Now, where did I put my keys?

This has to be one of my favourite stories today: a student who wanted to avoid being taken home from a party swallowed his room key. To make matters worse, the next morning he didn’t know anything about it and started looking for it.

Does it sound too unbelieveable? Well, he has the X-ray photo to prove it.

Don’t try this at home!

How would like your rat, sir?

It has to be said, that although I haven’t tried these things myself, I’ve read and seen quite a bit about different animals being eaten in other parts of the world.
Being a fan of Bolivia, I’ve heard a lot about cuy, or guinea pigs, even though I never saw them offered for sale during my time there.
I also vividly remember Michael Palin on this 80 days trip travelling through China and eating snake.
But today an article caught my eye, that I just had to write about: eating rats.
It’s the sort of thing that I normally associate with starvation – eating rats as a last resort.  The siege of Stalingrad comes to mind.
So why is a popular tourist destination like Thailand suddenly serving up so many of the things?  The article doesn’t really offer much of an answer to that question – but there must be one.  How else could someone sell 100kg of rat meat in one day?  Come to think of it, that must be a large pile of rats to start off with.
They may say that it tastes better than chicken, but at the moment I’d rather not find out.

The Mediterranean cable break

I can still clearly remember the days when calling Australia from the UK meant avoiding peak times to try to get a free line, and then the delay in the conversation because the copper wires only relayed the speech at a particular speed. You had to wait for the reply from the other end, much like talking on a CB radio.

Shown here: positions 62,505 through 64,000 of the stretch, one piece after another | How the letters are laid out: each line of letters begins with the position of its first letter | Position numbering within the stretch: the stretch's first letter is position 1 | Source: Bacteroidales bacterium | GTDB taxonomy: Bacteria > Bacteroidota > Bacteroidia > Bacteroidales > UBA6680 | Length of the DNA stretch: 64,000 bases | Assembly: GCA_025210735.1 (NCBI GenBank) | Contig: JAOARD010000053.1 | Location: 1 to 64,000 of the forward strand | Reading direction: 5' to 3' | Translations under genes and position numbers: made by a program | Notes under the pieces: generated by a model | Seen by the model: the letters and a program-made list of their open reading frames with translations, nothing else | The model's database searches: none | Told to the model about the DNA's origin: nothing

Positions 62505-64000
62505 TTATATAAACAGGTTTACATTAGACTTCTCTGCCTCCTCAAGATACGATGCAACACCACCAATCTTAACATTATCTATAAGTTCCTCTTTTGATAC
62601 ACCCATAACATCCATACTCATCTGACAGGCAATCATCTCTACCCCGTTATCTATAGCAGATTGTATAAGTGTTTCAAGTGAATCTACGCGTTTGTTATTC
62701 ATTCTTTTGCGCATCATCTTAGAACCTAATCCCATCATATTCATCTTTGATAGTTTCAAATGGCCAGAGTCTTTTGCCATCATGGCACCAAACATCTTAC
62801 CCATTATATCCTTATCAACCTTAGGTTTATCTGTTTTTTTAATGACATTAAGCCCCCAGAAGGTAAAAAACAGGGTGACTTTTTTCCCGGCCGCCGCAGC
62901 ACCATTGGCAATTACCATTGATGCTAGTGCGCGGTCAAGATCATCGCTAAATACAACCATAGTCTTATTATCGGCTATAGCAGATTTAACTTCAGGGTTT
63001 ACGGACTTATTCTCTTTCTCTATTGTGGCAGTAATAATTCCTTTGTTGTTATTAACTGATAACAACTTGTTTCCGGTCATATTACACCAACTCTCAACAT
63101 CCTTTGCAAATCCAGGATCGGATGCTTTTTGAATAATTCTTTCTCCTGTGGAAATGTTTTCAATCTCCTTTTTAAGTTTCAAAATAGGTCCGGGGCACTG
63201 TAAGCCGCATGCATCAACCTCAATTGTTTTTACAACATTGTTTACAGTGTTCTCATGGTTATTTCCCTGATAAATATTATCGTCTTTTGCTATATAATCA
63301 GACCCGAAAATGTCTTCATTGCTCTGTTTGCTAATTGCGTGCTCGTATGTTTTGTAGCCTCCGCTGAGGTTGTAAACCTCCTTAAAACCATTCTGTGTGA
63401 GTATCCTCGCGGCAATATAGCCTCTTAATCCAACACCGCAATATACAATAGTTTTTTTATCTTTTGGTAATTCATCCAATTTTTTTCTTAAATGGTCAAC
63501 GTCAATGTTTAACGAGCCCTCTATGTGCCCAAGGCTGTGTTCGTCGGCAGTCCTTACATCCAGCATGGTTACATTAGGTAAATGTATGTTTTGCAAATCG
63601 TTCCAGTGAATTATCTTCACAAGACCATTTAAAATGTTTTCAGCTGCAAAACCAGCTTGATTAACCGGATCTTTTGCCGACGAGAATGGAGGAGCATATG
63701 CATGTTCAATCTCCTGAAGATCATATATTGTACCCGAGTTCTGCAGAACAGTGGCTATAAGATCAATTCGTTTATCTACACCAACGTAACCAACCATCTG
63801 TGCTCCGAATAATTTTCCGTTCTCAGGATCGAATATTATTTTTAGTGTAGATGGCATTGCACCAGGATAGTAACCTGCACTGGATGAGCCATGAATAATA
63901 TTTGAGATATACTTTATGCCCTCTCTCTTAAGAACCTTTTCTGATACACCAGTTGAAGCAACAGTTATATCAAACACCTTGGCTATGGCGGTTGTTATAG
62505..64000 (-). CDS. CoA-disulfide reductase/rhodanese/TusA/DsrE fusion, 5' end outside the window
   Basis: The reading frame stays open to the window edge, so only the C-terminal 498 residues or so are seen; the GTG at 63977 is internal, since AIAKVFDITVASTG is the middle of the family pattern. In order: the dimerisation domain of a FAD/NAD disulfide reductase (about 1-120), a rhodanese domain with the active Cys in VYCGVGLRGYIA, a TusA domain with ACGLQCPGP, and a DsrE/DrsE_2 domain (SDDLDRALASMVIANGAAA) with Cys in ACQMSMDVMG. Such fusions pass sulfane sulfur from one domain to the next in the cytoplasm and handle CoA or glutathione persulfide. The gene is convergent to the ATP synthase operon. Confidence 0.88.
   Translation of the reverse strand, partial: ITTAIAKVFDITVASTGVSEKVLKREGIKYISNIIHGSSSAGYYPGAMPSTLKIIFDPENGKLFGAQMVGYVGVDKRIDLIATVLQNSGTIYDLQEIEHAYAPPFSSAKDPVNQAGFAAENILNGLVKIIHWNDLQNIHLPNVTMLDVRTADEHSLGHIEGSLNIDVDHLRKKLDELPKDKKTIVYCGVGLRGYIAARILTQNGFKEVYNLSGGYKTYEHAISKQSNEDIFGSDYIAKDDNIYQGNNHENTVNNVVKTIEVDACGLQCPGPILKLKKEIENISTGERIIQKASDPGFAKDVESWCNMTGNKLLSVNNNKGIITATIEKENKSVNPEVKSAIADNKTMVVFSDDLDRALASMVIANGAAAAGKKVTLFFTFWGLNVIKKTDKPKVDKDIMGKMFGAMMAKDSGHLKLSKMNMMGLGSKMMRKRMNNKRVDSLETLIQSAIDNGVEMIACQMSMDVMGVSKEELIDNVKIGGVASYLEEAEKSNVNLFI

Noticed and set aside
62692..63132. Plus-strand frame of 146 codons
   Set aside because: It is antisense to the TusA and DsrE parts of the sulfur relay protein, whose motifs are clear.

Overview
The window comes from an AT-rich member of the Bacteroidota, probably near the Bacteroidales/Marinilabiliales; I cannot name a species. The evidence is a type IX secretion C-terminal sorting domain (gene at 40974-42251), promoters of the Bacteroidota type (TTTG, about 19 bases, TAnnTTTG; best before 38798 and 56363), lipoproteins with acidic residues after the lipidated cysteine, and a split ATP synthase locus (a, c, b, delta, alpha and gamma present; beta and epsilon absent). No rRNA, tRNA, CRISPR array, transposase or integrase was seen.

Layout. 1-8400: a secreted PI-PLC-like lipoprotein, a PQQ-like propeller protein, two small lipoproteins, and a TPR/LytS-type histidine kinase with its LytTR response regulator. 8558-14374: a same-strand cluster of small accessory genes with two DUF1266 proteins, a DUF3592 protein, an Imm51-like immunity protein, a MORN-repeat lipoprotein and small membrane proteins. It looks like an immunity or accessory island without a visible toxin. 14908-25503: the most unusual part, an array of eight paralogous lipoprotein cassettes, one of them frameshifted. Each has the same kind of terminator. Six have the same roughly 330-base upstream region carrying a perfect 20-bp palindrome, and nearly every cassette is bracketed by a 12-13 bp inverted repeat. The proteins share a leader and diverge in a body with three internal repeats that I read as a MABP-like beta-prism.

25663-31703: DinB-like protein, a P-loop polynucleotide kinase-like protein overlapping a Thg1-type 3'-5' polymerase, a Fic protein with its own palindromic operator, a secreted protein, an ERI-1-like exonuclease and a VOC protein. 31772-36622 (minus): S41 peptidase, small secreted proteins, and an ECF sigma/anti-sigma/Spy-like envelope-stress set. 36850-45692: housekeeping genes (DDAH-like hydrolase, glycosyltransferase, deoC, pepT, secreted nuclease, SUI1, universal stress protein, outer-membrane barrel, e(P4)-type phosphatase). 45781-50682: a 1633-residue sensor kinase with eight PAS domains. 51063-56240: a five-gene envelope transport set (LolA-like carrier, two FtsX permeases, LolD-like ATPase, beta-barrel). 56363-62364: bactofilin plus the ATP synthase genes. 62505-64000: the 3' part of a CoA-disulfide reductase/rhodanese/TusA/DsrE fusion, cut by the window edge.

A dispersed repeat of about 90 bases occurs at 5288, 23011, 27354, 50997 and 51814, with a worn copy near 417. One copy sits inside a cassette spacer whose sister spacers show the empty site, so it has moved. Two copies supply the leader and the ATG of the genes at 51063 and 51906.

With the increase in the number of phone calls being sent by satellite, the number of lines increased and the delay disappeared. These days I even use Skype to call far-flung parts of the World.

But wait a moment, Skype is internet-based- does that go by satellite too?

Probably not. The internet communications around the World are relayed from one country to another, with undersea cables playing an important part.

So having an undersea cable go wrong can be a disaster (see this article). It’s amazing to think that so much is still relies on these cables – or in this case how much relies on a single one. The technology has advanced so much in recent years – the cables may now carry fibre-optics and not copper and they are better protected against the salt water, but at the end of the day they are still being laid in the same way around the globe and are still susceptible to the same problems.

I wonder how much disused cable is down there?

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